Perhaps the dream world and the ghost world share semipermeable membranes, but ghosts seem to enter our world, moving about purposefully, yet weary of explaining themselves to the frightened or defended. In his poem, “A Textbook of Poetry,” Jack Spicer wrote: “The ghosts the poems were written for are the ghosts of the poems. We have it secondhand. They cannot hear the noise they have been making.” If anyone can hear them it is Jean Valentine. Maybe she does write at times for her ghosts and it seems that she is can share space with “ghosts of poems.” “On the bus” begins, “the ghost-bus travels along beside us.” Maybe they inhabit the white space in her poems. And she hears what Spicer insists the poet must hear with the utmost clarity: “the noise they have been making.” In “Ghost Elephants,” the poet writes “at night I heard you breathing,” a single, vibrating line. At the end she asks, “Ghost elephant, / reach down, / cross me over—.”
Today I begin a doll-making project. As I gather materials–alphabet beads, glue sticks, rhinestone earrings, foil stars, buttons, feathers and old pillowcases–I am struck, viscerally, by the boundless love poured into “Lucy” and Valentine’s genius for crafting it. Lucy is loved fiercely, as a doll is loved by a child. She is, though, a 3.2 million year old skeleton; she lived. She is a first mother from the Motherland of us all, Africa. “But you are my skeleton mother, / I bring you / coffee in your cemetery bed.” She is imbued with magical powers. She brought “the spider / in her web three days / dead on the window” back to life. Valentine perceives her as alive in the purest sense. She gives her all she can, and asks for more: “Did you have a cup, Lucy? / O God who transcends time, / let Lucy have a cup.”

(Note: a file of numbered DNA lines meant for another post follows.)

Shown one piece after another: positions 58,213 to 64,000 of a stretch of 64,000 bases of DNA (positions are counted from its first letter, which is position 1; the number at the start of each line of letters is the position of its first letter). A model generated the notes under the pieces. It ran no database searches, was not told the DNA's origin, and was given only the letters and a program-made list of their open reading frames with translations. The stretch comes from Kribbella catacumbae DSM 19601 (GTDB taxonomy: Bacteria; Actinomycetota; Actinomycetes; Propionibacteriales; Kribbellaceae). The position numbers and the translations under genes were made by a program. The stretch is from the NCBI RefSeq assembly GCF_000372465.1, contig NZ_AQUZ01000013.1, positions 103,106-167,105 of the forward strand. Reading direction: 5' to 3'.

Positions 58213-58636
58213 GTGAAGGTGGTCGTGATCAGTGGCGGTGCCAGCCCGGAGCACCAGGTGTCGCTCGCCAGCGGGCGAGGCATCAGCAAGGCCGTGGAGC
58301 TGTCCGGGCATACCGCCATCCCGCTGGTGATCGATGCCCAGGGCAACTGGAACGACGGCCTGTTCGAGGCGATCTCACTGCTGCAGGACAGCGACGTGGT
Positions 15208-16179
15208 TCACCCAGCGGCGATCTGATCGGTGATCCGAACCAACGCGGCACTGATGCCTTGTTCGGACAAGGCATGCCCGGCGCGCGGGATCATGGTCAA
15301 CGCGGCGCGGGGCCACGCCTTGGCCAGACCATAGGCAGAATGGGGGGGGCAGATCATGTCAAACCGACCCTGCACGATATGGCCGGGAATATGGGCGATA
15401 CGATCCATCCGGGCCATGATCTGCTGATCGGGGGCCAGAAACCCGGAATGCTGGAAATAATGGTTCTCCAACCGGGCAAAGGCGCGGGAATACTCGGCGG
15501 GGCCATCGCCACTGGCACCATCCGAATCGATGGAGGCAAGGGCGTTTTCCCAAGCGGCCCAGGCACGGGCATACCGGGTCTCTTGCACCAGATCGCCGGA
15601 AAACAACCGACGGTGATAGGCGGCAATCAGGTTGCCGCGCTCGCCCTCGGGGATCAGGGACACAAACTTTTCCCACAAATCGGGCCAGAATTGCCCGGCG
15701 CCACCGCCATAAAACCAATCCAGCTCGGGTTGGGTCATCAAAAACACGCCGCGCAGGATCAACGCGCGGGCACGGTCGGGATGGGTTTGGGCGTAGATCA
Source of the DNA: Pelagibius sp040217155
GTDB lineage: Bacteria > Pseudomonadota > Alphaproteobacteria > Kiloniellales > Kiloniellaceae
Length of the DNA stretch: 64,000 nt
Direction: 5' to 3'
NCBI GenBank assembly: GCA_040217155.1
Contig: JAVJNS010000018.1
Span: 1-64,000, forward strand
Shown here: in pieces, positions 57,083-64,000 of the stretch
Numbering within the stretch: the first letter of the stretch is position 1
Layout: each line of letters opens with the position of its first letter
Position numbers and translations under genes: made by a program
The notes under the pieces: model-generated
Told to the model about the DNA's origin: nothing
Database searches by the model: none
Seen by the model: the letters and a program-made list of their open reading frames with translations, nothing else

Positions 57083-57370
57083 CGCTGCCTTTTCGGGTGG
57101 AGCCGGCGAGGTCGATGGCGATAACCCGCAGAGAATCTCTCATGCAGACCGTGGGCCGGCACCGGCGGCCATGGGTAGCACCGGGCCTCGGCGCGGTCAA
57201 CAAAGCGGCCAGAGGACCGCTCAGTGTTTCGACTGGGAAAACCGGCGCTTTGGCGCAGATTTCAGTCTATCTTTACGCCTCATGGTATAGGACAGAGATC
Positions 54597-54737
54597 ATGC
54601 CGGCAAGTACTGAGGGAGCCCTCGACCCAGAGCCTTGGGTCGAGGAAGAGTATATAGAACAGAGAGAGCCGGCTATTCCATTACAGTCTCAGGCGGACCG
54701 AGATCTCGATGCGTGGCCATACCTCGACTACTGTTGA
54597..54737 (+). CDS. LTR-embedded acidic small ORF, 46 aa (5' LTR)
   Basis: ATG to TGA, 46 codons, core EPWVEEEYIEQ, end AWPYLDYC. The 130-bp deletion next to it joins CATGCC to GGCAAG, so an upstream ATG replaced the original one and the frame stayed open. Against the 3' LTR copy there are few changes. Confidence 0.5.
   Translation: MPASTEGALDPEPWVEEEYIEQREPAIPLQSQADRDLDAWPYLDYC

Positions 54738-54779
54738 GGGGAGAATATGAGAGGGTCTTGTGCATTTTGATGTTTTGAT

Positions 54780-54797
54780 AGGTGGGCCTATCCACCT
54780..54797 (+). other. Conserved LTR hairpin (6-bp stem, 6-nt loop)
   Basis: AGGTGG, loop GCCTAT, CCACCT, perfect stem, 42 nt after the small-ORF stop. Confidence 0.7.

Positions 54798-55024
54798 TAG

The curves of time fit perfectly in Valentine’s hands—the continuum of millions of years is felt. She has a way of coaxing past and present into a gorgeous ring, and it fits: “when my scraped-out child died Lucy / you hold her, all the time.” Valentine achieves distillation of time and experience in her work, and those instants are like shooting stars.
Ellen Miller-Mack received an MFA in Poetry this past June from Drew University. Forthcoming are poems in 5 A.M. and Affilia and a review in the Valparaiso Poetry Review. Ellen co-authored the Real Cost of Prisons Comix, published by PM Press. She is an nurse practitioner providing primary care in a community health center in Springfield, Massachusetts. She can be contacted at: firstname.lastname@example.org.